Coronavirus disease 2019 (COVID-19), which is caused by the novel coronavirus severe acute respiratory syndrome coronavirus 2 (SARS-CoV-2), is the most severe emerging infectious disease in the current century. The discovery of SARS-CoV-2-related coronaviruses (SARSr-CoV-2) in bats and pangolins in South Asian countries indicates that SARS-CoV-2 likely originated from wildlife. To date, two SARSr-CoV-2 strains have been isolated from pangolins seized in Guangxi and Guangdong by the customs agency of China, respectively. However, it remains unclear whether these viruses cause disease in animal models and whether they pose a transmission risk to humans. In this study, we investigated the biological features of a SARSr-CoV-2 strain isolated from a smuggled Malayan pangolin (Manis javanica) captured by the Guangxi customs agency, termed MpCoV-GX, in terms of receptor usage, cell tropism, and pathogenicity in wild-type BALB/c mice, human angiotensin-converting enzyme 2 (ACE2)-transgenic mice, and human ACE2 knock-in mice. We found that MpCoV-GX can utilize ACE2 from humans, pangolins, civets, bats, pigs, and mice for cell entry and infect cell lines derived from humans, monkeys, bats, minks, and pigs. The virus could infect three mouse models but showed limited pathogenicity, with mild peribronchial and perivascular inflammatory cell infiltration observed in lungs. Our results suggest that this SARSr-CoV-2 virus from pangolins has the potential for interspecies infection, but its pathogenicity is mild in mice. Future surveillance among these wildlife hosts of SARSr-CoV-2 is needed to monitor variants that may have higher pathogenicity and higher spillover risk. IMPORTANCE SARS-CoV-2, which likely spilled over from wildlife, is the third highly pathogenic human coronavirus. Being highly transmissible, it is perpetuating a pandemic and continuously posing a severe threat to global public health. Several SARS-CoV-2-related coronaviruses (SARSr-CoV-2) in bats and pangolins have been identified since the SARS-CoV-2 outbreak. It is therefore important to assess their potential of crossing species barriers for better understanding of their risk of future emergence. In this work, we investigated the biological features and pathogenicity of a SARSr-CoV-2 strain isolated from a smuggled Malayan pangolin, named MpCoV-GX. We found that MpCoV-GX can utilize ACE2 from 7 species for cell entry and infect cell lines derived from a variety of mammalian species. MpCoV-GX can infect mice expressing human ACE2 without causing severe disease. These findings suggest the potential of cross-species transmission of MpCoV-GX, and highlight the need of further surveillance of SARSr-CoV-2 in pangolins and other potential animal hosts.


Subject(s)
COVID-19 , Host Specificity , Pangolins , Animals , Humans , Mice , Angiotensin-Converting Enzyme 2/genetics , Cell Line , China , COVID-19/transmission , COVID-19/virology , Lung/pathology , Lung/virology , Mice, Transgenic , Pangolins/virology , SARS-CoV-2/classification , SARS-CoV-2/genetics , SARS-CoV-2/pathogenicity , Swine , Chiroptera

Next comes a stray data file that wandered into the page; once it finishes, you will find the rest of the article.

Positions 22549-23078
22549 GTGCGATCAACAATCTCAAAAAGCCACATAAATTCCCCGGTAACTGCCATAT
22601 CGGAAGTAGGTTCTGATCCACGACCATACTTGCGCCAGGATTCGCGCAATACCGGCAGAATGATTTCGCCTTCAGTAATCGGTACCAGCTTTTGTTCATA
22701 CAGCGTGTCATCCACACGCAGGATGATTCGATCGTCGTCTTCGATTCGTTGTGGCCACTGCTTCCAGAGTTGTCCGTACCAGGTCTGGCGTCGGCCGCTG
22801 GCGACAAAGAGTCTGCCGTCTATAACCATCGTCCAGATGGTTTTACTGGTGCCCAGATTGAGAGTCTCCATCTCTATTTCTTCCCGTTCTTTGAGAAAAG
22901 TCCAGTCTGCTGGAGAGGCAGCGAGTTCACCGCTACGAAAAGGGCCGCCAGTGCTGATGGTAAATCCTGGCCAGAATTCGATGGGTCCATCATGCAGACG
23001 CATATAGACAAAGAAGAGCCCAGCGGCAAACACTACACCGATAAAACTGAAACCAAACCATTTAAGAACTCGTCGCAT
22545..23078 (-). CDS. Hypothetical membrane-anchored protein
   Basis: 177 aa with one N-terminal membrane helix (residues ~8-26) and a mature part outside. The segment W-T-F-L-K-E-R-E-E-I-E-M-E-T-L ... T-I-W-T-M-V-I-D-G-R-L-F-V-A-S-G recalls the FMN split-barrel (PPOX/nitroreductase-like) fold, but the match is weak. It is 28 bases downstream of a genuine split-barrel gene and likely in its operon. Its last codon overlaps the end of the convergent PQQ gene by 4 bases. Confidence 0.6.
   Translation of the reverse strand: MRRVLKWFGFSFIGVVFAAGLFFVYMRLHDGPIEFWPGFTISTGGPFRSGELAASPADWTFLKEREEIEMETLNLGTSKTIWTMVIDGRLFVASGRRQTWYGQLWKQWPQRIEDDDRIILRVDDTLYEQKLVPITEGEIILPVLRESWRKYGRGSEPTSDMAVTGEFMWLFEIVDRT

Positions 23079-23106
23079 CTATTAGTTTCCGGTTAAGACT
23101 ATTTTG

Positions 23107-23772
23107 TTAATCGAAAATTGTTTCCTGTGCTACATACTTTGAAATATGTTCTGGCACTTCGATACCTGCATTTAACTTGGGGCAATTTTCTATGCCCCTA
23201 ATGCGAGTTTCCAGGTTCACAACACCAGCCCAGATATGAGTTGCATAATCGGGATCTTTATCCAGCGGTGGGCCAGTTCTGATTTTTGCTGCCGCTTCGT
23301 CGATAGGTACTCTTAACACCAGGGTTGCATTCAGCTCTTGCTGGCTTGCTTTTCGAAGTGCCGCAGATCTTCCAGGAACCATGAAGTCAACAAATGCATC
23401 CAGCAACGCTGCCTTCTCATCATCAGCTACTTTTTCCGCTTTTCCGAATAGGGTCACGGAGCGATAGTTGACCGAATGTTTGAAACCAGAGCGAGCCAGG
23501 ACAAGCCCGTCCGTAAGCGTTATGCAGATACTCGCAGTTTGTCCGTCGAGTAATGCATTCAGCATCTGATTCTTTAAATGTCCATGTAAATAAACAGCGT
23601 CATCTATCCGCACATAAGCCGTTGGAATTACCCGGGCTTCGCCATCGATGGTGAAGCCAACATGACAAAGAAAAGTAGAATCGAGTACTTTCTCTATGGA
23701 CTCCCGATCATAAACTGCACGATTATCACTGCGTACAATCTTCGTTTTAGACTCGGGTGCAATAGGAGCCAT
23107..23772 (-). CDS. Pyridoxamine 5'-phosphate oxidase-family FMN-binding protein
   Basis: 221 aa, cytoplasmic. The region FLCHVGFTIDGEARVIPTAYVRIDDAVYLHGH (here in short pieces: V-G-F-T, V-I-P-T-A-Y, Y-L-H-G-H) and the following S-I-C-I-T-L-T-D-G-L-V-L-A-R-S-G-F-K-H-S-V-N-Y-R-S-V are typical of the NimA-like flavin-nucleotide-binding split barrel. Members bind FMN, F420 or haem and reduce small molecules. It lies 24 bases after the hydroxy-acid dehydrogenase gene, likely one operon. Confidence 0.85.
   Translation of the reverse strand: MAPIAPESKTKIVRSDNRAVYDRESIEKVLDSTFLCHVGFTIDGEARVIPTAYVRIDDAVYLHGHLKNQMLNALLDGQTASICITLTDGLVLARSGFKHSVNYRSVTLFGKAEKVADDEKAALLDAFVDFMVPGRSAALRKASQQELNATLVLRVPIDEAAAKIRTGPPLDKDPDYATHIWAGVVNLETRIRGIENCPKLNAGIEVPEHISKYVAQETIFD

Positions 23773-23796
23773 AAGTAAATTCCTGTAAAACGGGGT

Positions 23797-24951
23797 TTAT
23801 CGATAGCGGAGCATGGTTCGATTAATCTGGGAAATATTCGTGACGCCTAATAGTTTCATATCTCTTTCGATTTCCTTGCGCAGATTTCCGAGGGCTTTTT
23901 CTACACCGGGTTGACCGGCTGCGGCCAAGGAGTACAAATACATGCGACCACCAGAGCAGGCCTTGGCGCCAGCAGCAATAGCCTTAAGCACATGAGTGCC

10.
Microbiol Spectr ; 10(1): e0245521, 2022 02 23.
Article in English | MEDLINE | ID: covidwho-2193554

ABSTRACT

Containment measures employed during the COVID-19 pandemic included prompt recognition of cases, isolation, and contact tracing. Bilateral nasal (NA) swabs applied to a commercial antigen-based rapid diagnostic test (Ag-RDT) offer a simpler and more comfortable alternative to nasopharyngeal (NP) collection; however, little is known about the sensitivity of this method in an asymptomatic population. Participants in community-based asymptomatic testing sites were screened for SARS-CoV-2 using an Ag-RDT with NP sampling. Positive individuals returned for confirmatory molecular testing and consented to repeating the Ag-RDT using a bilateral NA swab for comparison. Residual test buffer (RTB) from Ag-RDTs was subjected to real-time reverse transcription-PCR (RT-PCR). Of 123,617 asymptomatic individuals, 197 NP Ag-RDT-positive participants were included, with 175 confirmed positive by RT-PCR. Of these cases, 154 were identified from the NA swab collection with Ag-RDT, with a sensitivity of 88.0% compared to the NP swab collection. Stratifying results by RT-PCR cycle threshold demonstrated that sensitivity of the nasal collection method varied based on the cycle threshold (CT) value of the paired RT-PCR sample. RT-PCR testing on the RTB from the Ag-RDT using NP and NA swab collections resulted in 100.0% and 98.7% sensitivity, respectively. NA swabs provide an adequate alternative to NP swab collection for use with Ag-RDT, with the recognition that the test is most sensitive in specimens with high viral loads. With the high sensitivity of RT-PCR testing on RTB from Ag-RDT, a more streamlined approach to confirmatory testing is possible without recollection or use of paired collections strategies. IMPORTANCE Nasal swabbing for SARS-CoV-2 (COVID-19) comes with many benefits but is slightly less sensitive than traditional nasopharyngeal swabbing; however, confirmatory lab-based testing could be performed directly from the residual buffer from either sample type.